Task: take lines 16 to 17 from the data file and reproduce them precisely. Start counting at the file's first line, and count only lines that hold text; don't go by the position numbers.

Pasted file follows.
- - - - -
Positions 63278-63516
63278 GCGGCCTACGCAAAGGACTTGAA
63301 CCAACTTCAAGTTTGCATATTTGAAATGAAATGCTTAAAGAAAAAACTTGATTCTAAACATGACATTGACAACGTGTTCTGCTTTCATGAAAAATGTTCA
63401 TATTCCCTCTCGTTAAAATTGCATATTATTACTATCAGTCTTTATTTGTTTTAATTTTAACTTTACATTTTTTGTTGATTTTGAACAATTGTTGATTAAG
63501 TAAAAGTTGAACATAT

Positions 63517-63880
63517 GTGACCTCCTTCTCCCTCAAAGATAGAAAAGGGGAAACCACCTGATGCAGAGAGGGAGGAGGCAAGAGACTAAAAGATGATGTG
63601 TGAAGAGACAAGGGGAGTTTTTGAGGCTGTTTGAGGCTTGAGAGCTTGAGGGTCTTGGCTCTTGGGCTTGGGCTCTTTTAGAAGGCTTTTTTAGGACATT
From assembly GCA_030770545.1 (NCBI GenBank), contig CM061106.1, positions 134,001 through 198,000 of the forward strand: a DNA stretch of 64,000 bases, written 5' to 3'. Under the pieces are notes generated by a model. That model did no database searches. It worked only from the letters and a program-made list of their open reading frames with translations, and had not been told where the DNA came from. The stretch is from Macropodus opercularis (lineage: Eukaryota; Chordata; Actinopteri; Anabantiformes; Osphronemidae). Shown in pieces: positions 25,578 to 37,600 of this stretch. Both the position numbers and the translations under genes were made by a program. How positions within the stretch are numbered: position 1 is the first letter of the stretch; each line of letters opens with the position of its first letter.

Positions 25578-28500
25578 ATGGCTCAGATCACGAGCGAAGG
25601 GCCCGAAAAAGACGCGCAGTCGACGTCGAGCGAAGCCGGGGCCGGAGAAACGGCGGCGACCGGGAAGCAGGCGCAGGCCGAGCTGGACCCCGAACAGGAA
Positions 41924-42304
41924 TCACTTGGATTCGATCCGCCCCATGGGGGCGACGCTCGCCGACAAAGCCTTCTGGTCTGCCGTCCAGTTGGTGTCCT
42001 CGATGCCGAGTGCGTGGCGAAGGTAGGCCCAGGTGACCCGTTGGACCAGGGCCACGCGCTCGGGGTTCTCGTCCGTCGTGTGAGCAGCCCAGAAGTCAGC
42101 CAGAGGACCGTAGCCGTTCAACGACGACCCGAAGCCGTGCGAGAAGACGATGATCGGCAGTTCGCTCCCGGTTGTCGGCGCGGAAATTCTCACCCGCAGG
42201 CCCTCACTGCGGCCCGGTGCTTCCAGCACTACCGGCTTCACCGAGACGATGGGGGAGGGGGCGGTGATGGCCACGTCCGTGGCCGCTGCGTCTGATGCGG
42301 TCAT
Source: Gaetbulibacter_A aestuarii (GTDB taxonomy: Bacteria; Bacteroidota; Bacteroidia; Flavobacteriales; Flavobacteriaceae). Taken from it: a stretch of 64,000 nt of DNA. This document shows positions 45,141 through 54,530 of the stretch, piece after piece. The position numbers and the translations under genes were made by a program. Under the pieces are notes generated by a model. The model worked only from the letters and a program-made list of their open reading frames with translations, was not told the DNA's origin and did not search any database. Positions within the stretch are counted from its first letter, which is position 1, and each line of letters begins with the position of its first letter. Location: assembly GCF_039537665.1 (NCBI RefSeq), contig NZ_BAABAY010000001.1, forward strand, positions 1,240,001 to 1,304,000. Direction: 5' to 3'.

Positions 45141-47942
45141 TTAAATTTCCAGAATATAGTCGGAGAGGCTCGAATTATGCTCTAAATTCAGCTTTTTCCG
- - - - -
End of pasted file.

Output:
42101 CAGAGGACCGTAGCCGTTCAACGACGACCCGAAGCCGTGCGAGAAGACGATGATCGGCAGTTCGCTCCCGGTTGTCGGCGCGGAAATTCTCACCCGCAGG
42201 CCCTCACTGCGGCCCGGTGCTTCCAGCACTACCGGCTTCACCGAGACGATGGGGGAGGGGGCGGTGATGGCCACGTCCGTGGCCGCTGCGTCTGATGCGG